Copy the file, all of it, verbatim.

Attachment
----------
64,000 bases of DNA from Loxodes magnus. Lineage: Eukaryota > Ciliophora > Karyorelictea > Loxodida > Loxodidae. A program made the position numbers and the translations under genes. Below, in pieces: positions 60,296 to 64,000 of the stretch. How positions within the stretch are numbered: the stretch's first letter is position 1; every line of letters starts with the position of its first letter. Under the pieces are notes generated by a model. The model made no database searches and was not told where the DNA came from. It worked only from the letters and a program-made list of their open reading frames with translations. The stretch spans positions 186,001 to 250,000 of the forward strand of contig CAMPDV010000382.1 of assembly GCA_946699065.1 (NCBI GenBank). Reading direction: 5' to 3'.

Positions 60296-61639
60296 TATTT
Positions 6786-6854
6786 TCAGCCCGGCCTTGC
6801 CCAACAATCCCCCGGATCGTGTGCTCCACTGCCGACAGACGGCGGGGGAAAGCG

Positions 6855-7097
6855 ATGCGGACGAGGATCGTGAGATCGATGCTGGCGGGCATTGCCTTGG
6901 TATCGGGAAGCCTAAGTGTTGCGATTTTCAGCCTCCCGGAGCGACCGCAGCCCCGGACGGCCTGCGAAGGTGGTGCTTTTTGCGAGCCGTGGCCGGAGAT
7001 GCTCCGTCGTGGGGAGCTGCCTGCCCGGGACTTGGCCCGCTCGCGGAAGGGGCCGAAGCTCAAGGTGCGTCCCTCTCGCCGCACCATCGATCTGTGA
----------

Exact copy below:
64,000 bases of DNA from Loxodes magnus. Lineage: Eukaryota > Ciliophora > Karyorelictea > Loxodida > Loxodidae. A program made the position numbers and the translations under genes. Below, in pieces: positions 60,296 to 64,000 of the stretch. How positions within the stretch are numbered: the stretch's first letter is position 1; every line of letters starts with the position of its first letter. Under the pieces are notes generated by a model. The model made no database searches and was not told where the DNA came from. It worked only from the letters and a program-made list of their open reading frames with translations. The stretch spans positions 186,001 to 250,000 of the forward strand of contig CAMPDV010000382.1 of assembly GCA_946699065.1 (NCBI GenBank). Reading direction: 5' to 3'.

Positions 60296-61639
60296 TATTT
Positions 6786-6854
6786 TCAGCCCGGCCTTGC
6801 CCAACAATCCCCCGGATCGTGTGCTCCACTGCCGACAGACGGCGGGGGAAAGCG

Positions 6855-7097
6855 ATGCGGACGAGGATCGTGAGATCGATGCTGGCGGGCATTGCCTTGG
6901 TATCGGGAAGCCTAAGTGTTGCGATTTTCAGCCTCCCGGAGCGACCGCAGCCCCGGACGGCCTGCGAAGGTGGTGCTTTTTGCGAGCCGTGGCCGGAGAT
7001 GCTCCGTCGTGGGGAGCTGCCTGCCCGGGACTTGGCCCGCTCGCGGAAGGGGCCGAAGCTCAAGGTGCGTCCCTCTCGCCGCACCATCGATCTGTGA